ODA shifts from the glamorous to the deadly
On Saturday night, August 11th, Ocean Defenders Alliance (ODA) attended the 23rd anniversary of the Waterman's Ball, an event sponsored by the Surf Industry Manufacturers Association (SIMA). It was held at the Ritz-Carlton in Laguna Niguel, CA.
This event is designed to raise funds for several nonprofit organizations doing significant work to keep the oceans clean and healthy. ODA received the honor of being selected as a beneficiary for the third year in a row!
I attended the banquet with Kim McCoy; she is the Executive Director of One World One Ocean and also member of ODA's Board of Advisors. We were invited to attend a ceremony before the banquet where Jean-Michel Cousteau was given SIMA's "Environmentalist of the Year" award. Kim and I had the pleasure of talking with Roxanne and Dan Stetson there. Dan is the president of the Ocean Institute in Dana Point, and on our Board of Advisors as well.
After the ceremony we moved to the silent auction area where we met many old and new friends. We caught up with Garry Brown, President of Orange County Coast Keepers...who is also on ODA's Board of Directors. We then had a chance to talk with Beto Bedolfe, a long-time supporter of our work.
It was an honor to talk with Paul Naude (SIMA president) and Sean Smith (SIMA Executive Director), and thank them for making ODA one of the 20 honorees of this event. It was a great pleasure to meet NBA legend Bill Walton (professional basketball player and announcer). He was at the event because he loves the oceans, and he expressed great interest in the work ODA does.
From there we moved into the dining area as more awards were handed out and some big-ticket items were auctioned off. I had the pleasure of sitting next to portrait artist Letty Nowak. To show her support of SIMA's efforts to raise money for ocean conservation, Ms Nowak donated her creation of a custom painting for highest bidder of this auction item. Her offer went for $15,000!
It was a great night for SIMA, and this was a watershed moment for them: since their inception they have now raised over $6 million dollars to support a variety of worthy organizations. We are very grateful that they include ODA as one of the select few!
Back to Work
Early the next morning, Sunday, Jim and I met a crew of divers at the ODA boat the Clearwater to head out to see if we could remove more traps and line from the LA Harbor lighthouse area. As we rounded the lighthouse and headed to the site, the temperature felt like it dropped at least 10 degrees. What a welcome relief!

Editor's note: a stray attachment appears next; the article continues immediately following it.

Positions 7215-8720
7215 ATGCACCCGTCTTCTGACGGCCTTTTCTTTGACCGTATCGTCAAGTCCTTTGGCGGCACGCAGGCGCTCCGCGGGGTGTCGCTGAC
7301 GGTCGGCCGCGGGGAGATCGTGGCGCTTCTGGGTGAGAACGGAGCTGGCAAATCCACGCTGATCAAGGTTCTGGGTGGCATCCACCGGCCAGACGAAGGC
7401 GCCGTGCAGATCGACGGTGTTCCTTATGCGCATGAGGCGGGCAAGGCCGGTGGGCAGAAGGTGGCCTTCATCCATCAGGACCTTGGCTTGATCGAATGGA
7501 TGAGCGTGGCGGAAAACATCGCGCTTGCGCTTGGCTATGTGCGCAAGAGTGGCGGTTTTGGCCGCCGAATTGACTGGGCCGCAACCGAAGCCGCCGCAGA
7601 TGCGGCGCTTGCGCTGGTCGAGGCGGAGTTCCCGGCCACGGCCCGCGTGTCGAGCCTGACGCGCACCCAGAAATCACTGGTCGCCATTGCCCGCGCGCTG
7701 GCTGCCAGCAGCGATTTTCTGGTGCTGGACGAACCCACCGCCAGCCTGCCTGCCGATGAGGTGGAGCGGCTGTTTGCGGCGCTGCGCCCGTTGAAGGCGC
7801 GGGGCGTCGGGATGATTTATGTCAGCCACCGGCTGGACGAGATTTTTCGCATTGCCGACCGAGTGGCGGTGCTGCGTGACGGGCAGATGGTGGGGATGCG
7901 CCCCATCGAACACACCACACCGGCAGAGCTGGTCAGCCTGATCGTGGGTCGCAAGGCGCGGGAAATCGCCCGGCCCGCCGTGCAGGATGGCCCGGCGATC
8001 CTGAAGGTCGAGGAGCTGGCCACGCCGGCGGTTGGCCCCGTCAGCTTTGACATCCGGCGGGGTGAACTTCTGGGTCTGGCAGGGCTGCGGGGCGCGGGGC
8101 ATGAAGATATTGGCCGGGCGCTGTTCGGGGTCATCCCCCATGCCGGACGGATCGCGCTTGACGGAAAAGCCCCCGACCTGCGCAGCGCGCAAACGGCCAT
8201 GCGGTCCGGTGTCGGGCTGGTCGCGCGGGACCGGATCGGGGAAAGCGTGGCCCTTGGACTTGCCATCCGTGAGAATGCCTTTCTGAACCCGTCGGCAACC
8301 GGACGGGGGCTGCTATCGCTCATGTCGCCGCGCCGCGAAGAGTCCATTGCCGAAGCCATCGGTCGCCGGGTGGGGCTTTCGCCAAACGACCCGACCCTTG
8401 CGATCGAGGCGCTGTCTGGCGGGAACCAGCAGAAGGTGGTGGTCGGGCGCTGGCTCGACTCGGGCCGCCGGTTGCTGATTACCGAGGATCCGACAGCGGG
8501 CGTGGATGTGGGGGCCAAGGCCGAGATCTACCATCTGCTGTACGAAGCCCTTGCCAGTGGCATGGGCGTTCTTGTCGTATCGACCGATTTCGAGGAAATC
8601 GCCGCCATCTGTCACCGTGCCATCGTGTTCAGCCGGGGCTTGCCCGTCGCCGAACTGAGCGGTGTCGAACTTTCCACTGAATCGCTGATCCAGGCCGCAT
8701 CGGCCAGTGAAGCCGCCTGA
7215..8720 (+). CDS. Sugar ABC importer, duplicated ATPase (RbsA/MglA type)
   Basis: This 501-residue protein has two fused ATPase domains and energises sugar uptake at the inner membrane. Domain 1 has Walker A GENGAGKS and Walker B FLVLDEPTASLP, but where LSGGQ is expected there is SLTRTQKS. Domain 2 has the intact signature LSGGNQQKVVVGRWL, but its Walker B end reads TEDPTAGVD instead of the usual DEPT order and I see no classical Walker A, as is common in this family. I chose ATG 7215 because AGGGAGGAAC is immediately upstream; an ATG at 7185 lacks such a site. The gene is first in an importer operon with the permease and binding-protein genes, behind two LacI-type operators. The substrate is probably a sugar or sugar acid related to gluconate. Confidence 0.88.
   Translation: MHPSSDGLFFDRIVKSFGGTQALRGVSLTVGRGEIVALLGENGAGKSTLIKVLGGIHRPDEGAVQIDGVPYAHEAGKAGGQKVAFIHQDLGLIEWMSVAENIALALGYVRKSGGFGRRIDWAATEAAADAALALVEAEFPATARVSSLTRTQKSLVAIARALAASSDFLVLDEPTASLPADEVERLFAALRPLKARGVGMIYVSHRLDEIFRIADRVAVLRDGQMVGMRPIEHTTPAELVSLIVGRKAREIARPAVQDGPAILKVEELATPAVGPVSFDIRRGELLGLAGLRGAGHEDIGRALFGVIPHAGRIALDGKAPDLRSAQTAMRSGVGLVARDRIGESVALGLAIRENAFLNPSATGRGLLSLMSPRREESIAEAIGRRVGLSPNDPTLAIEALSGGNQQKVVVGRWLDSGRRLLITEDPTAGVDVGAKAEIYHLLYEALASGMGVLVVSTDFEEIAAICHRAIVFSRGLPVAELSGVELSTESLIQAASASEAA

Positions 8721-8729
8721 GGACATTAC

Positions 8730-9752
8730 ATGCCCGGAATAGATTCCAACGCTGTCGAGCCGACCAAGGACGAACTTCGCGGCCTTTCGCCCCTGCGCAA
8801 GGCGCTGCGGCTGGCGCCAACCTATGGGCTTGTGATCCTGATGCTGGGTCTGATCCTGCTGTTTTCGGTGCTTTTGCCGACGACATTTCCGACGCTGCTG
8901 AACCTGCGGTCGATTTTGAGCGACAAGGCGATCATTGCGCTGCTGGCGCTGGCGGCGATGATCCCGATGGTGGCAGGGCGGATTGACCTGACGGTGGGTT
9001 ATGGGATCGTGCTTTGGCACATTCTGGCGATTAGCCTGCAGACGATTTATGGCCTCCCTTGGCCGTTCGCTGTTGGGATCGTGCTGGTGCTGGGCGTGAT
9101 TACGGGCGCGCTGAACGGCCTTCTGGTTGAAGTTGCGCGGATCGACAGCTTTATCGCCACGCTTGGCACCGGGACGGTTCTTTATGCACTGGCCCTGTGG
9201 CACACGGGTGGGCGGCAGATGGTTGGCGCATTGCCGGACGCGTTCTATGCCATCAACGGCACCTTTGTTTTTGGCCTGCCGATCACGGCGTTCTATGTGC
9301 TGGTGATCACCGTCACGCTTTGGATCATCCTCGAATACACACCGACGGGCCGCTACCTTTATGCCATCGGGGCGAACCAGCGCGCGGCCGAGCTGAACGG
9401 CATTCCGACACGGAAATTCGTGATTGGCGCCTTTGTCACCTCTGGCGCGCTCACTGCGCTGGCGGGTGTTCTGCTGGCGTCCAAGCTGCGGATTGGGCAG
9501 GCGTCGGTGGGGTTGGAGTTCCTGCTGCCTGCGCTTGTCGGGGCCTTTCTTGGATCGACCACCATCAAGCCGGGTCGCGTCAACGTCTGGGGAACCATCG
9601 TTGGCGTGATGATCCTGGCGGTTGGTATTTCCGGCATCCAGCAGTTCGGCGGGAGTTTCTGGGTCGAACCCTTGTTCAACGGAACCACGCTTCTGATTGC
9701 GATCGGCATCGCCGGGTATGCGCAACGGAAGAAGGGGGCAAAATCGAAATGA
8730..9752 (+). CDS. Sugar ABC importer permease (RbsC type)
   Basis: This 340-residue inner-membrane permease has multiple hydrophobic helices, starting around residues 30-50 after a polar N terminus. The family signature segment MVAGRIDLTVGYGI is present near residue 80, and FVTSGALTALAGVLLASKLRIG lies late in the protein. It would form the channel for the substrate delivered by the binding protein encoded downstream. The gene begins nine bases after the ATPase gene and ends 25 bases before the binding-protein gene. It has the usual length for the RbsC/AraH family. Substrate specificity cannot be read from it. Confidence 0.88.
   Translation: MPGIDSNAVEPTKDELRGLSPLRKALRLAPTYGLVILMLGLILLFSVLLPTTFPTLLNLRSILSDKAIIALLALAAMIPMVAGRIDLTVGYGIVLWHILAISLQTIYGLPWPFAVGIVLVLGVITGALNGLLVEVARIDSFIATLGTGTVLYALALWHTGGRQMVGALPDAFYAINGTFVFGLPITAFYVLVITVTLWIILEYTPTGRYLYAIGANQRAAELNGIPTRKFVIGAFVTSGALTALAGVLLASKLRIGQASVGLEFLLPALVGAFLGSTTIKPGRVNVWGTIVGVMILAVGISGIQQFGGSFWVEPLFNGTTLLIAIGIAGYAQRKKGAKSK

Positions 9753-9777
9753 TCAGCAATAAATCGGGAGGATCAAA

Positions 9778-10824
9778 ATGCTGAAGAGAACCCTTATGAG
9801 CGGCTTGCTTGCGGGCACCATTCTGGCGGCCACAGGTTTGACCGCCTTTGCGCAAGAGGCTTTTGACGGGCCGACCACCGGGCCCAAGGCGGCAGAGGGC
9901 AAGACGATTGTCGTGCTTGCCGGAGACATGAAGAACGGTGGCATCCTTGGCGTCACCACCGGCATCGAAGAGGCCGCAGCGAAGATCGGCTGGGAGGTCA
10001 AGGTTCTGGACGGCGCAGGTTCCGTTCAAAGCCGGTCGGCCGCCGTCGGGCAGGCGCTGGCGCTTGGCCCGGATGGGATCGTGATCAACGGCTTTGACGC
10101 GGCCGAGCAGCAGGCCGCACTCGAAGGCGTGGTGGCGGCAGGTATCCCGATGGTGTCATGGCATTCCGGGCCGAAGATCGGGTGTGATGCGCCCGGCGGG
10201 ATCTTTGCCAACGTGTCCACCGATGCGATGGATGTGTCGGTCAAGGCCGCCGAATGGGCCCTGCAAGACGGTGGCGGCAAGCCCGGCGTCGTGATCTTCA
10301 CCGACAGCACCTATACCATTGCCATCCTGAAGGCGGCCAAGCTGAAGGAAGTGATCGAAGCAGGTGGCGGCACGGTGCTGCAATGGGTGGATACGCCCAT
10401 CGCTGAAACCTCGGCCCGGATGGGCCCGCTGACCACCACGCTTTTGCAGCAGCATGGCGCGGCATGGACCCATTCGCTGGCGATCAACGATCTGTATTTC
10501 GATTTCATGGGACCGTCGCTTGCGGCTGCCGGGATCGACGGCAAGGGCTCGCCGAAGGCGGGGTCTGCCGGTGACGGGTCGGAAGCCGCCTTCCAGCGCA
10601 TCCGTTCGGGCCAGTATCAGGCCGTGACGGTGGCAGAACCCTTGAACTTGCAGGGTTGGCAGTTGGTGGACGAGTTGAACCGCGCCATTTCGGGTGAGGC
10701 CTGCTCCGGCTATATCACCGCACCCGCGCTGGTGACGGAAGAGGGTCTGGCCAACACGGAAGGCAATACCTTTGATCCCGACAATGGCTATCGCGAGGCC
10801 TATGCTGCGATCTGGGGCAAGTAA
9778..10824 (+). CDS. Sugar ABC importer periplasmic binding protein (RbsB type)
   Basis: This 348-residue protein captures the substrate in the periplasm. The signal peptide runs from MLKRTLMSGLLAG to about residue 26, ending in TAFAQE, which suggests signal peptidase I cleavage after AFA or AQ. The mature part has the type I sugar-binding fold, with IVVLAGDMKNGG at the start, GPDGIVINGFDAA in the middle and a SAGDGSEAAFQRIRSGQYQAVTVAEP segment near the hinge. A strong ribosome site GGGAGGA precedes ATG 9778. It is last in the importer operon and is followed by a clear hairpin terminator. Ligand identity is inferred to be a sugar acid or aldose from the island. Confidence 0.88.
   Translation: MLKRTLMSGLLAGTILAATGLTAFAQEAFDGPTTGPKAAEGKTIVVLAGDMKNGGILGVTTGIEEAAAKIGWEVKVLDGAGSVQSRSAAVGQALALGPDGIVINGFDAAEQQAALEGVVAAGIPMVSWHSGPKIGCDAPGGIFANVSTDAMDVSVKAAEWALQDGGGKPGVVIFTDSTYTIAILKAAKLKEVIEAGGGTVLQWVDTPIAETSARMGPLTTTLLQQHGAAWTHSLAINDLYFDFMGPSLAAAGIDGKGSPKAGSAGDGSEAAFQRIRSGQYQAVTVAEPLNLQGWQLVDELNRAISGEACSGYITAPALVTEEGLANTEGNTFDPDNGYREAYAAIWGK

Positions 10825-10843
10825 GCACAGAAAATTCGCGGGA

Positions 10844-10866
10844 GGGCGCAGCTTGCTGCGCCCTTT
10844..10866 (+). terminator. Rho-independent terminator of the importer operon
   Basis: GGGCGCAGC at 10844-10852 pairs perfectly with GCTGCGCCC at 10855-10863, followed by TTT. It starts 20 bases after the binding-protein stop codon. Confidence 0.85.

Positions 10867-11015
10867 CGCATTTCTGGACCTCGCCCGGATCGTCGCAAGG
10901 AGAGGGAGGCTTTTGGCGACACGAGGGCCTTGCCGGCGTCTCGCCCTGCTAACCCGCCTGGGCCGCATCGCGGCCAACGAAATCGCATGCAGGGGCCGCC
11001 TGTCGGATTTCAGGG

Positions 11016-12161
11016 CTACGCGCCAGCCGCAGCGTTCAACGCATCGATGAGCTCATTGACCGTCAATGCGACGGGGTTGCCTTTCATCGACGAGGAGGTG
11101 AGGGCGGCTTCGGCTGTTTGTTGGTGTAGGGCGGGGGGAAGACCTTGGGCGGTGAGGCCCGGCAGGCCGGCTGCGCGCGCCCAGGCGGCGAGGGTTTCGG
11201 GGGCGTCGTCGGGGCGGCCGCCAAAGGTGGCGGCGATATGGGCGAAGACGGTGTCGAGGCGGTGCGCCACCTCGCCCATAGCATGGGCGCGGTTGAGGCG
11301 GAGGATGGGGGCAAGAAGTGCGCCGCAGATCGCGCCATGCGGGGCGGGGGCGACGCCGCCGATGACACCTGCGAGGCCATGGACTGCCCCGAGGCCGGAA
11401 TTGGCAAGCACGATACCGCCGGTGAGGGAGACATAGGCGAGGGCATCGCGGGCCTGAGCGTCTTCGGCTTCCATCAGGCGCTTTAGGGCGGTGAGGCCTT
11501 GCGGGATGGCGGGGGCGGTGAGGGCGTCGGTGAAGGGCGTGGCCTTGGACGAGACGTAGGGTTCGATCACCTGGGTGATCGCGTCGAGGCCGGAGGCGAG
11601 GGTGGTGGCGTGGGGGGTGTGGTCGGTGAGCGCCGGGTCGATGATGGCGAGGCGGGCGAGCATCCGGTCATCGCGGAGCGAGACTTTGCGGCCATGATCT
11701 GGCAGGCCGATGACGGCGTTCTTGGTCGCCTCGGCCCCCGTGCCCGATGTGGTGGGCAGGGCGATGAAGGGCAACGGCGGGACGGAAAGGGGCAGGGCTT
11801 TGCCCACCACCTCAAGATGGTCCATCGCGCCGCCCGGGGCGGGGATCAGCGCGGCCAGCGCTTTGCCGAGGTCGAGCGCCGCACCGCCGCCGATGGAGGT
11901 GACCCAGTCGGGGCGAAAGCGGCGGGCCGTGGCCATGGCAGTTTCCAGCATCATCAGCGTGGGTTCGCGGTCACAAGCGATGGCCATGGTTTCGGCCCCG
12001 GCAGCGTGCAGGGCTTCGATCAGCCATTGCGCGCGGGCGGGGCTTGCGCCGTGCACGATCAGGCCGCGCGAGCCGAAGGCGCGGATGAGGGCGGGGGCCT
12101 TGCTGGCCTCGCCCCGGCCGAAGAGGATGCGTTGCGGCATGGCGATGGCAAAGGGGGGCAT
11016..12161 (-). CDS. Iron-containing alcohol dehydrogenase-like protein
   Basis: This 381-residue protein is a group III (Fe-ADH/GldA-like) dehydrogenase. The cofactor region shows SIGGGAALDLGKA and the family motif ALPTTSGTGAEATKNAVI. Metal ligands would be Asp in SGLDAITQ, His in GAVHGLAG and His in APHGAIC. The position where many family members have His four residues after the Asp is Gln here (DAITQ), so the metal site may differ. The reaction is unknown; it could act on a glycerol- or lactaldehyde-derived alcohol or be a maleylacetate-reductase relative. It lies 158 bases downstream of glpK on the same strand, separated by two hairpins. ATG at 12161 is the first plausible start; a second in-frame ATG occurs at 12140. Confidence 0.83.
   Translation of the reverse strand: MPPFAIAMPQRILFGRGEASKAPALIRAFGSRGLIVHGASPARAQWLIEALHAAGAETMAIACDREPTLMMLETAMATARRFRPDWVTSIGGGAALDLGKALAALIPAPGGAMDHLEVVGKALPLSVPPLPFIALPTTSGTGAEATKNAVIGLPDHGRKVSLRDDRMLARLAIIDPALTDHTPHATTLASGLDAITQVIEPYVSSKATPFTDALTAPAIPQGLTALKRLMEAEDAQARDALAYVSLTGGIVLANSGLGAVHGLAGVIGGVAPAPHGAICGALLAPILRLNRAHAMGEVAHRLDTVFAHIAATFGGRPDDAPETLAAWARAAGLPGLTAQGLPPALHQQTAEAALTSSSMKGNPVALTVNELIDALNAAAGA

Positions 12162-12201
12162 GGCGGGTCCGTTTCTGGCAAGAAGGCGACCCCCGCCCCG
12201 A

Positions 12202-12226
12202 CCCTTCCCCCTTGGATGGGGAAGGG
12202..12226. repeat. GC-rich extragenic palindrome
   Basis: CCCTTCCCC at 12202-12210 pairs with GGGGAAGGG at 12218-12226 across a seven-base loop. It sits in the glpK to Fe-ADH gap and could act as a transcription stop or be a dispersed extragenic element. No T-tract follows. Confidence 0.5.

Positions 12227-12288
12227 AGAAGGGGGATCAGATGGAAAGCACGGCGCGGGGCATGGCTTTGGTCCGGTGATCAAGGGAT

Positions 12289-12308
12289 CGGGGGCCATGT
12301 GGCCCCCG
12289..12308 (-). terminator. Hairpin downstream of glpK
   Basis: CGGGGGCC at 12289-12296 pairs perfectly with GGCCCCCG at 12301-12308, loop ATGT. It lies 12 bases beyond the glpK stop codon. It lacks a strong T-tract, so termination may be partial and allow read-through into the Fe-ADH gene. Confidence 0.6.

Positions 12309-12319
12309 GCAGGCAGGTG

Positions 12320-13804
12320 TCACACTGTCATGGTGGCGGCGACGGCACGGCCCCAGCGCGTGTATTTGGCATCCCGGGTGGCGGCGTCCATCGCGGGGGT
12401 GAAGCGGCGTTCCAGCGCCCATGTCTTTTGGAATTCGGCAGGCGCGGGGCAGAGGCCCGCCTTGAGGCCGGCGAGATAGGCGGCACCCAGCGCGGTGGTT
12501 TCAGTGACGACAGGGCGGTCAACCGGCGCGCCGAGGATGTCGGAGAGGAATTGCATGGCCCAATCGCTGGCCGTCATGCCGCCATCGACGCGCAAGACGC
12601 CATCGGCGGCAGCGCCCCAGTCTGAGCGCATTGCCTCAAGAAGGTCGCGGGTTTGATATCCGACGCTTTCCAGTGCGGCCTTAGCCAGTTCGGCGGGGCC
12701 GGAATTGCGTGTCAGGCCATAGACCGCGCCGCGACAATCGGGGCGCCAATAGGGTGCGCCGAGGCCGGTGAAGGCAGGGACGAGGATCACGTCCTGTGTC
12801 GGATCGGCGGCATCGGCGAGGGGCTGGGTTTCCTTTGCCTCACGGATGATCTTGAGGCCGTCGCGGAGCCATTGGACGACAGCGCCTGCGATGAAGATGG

This time we had the pleasure of having three GUE-trained (Global Underwater Explorers) divers with us: Rick Guerin, Lori Thanos, and David Watson. ODA "regulars" Al Laubenstein and John Krieger were diving as well.
We dropped them off in 62 feet of water. There was no current at the surface and conditions looked great. They headed down in 2 separate teams at 9:20am. Both teams came up at pretty much the same time, about 200 feet from our boat; one north and the other south. So, they covered a wide area, but they didn't find much, just a couple of pieces of trap remnants. Visibility was terrible at the bottom—no more than 5 feet.
So, after 3 months of working this site, we are confident that we've done all we can to clean this area of deadly debris. One section of our "oceanic neighborhood" is now done, but there remains much more to do in our Backyard Cleanup Campaign.
Next, we dropped the dive team off at the sunken wreck of the Olympic for a fun reconnaissance dive. We dropped the anchor close to the wreck, and the team headed down 100 feet to the bottom. Turns out visibility here was much better, about 15-20 feet. They had a nice dive, and Rick, Lori and David found a large amount of gill net bundled up in a ball on the stern of the wreck. This must be the net that was reported to us 3 weeks ago. We didn't find it on August 3rd, but now we know exactly where it is and will go back another time (with fresh air tanks) to retrieve it.
The most remarkable thing about this dive on the Olympic is that there are now lots of big fish in and around it, calling it home. That was not the case when we first started diving there back in 2007. We have removed well over a thousand pounds of nets and traps at this one location over the years, and the fish are coming back shows how meaningful and impactful our work is.
Witnessing that kind of tangible positive change—seeing how our defense of ocean life is making a difference for these marine animals—is what makes all of our blood, sweat, and tears worthwhile.
It was nice meeting and visiting with everyone at the SIMA event. ODA thanks SIMA, and all of our volunteers and supporters, for helping us to defend the oceans. We will continue to work as hard and as often as we can to make damaged, debris-filled areas safe for sea life.
Please consider making a donation to help us continue our important work!